One of the other squirrels, a shorter, fatter one, spoke up. "But why not, Saalo? I need to have that acorn."
Saalo stood tall then, and the other squirrels fell back and trembled in mock fear to show loyalty.
"It is the way we do things in Saalo's troupe. If you would like to join another, Kuffo, you are free to leave."
"No, Saalo. I will never leave you. Bury the acorn!"
The other squirrels chimed in.
"Bury the acorn! Bury the acorn!"
Chitter watched as they made another ritual out of the burial, chanting and dancing as Saalo put the nut into the ground. He wondered why the squirrels made such a big deal out of the acorns. They tasted all right, but they were no wild raspberry or cherry blossom.
If they had any brains at all, Chitter thought, they wouldn't be leaving their prized nuts in the ground where anyone could take them.
The more he thought about it, the more he was convinced he could make it work. He would play a trick; if it went as it should, every acorn the squirrels managed to gather would be his, and Saalo's troupe would leave in peace, scattered from this place. The way Chitter looked at it, the acorns were a bonus.
The next day Chitter was up early, watching the squirrels collect and bury the acorns that had fallen during the night. He watched them all day, memorizing every burial site as they scampered about with mindless joy.
He watched as they held the ceremony to uncover yesterday's buried acorn and was not surprised when Saalo decided he should be the one to eat it, since he'd buried it. None of the others seemed inclined to argue with this logic.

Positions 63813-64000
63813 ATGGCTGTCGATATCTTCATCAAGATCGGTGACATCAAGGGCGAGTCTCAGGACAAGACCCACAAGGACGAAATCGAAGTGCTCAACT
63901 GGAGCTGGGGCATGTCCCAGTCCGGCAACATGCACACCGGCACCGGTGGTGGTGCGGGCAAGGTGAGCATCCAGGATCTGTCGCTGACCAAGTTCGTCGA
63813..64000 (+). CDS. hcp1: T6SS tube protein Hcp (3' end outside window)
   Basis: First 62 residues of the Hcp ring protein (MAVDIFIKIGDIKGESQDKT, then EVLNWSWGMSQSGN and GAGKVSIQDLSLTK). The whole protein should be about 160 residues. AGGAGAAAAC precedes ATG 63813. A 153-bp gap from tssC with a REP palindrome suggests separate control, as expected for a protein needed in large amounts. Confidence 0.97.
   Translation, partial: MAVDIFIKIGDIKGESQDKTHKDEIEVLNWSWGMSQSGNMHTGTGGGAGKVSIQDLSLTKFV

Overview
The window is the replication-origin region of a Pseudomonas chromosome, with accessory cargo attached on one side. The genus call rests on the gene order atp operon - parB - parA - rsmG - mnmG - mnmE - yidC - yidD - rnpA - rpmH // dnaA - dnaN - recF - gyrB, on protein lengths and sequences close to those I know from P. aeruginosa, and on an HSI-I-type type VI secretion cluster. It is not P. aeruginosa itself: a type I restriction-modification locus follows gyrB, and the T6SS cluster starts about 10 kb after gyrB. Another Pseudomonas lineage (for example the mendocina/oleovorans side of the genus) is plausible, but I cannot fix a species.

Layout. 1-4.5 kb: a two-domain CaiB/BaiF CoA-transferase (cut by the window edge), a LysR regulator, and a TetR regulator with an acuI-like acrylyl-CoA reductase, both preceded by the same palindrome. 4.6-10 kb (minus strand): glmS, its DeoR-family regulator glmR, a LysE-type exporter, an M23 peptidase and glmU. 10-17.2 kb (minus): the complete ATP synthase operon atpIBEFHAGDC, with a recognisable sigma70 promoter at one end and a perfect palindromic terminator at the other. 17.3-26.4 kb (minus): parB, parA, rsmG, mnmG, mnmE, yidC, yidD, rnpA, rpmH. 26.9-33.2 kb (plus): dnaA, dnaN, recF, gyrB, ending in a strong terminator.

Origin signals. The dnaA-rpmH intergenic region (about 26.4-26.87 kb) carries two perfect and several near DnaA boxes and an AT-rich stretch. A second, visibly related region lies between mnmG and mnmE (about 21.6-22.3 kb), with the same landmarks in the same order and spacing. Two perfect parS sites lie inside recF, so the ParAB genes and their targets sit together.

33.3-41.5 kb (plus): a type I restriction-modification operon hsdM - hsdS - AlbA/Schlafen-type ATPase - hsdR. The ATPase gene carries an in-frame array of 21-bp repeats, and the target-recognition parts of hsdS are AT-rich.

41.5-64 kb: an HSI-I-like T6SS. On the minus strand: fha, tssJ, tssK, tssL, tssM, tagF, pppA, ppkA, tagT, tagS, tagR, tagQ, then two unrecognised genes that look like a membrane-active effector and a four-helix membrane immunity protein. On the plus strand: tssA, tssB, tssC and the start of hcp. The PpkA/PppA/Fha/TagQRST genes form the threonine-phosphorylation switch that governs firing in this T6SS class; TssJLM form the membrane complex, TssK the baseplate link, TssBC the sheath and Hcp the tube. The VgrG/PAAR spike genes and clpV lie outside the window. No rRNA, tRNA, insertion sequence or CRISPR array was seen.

After the night's festivities came to an end, the warriors all retreated back into their cave.
Chitter waited until their loud voices faded into the darkness, then set about his task.
He woke to screams of anger and confusion. He scurried out of his bedroom and onto a higher branch to watch the scene. As he'd expected, one of the squirrels, the one named Kuffo, was running about in a panic, angry that his troupe was laughing at him.
"Where’d you put them? My acorns are gone!"
Saalo chuckled and stood aside, watching with amusement. "Stupid Kuffo, probably just don't remember where you left them."
"Someone stole my acorns, Saalo, I'm sure of it. They might have stolen yours. They might have stolen all of ours!"
The rest of the troupe just laughed. One of the other squirrels, however, became uneasy as he pondered the idea of his acorns being stolen. He sidled over to where he he had one buried and began to dig. The other squirrels watched. The digging squirrel dug some more. But, of course, there was no acorn.
"Saalo? What’s going on? My acorns are missing too!"
The squirrels bounded to places where they'd buried acorns and began to dig. A moment later they began screaming and shrieking in anger. Saalo no longer looked amused.
While this commotion went on, Chitter went back to his bedroom and dressed himself in things he'd procured the night before: moss, pieces of bark, and clods of dirt. By the time he was done, he no longer looked like a chipmunk.
"Someone stole our acorns!" Saalo bellowed. A gasp went through the troupe, as if none of it was real until their leader proclaimed it.
It was time for the next part of the plan. Chitter stood tall on the end of a lower branch, addressing the squirrel leader and his troupe.
"No one has stolen any of your acorns, foolish squirrel king."
Another gasp went through the squirrels. To hear their leader called a fool to his face, to hear his statement so boldly overturned was quite abnormal. Several danced to Saalo's defense, putting themselves in front of his portly frame but refusing to do much else, watching Chitter with apparent fear. Saalo cleared his throat and responded.
"No? Then why aren't they where we buried them? And what business is it of yours anyway, whatever you are? I say someone has stolen them, so someone has."
"I am the spirit of this birch, connected through my roots with all the forest," Chitter boomed, answering the second question first. "And I say your acorns remain where they were buried."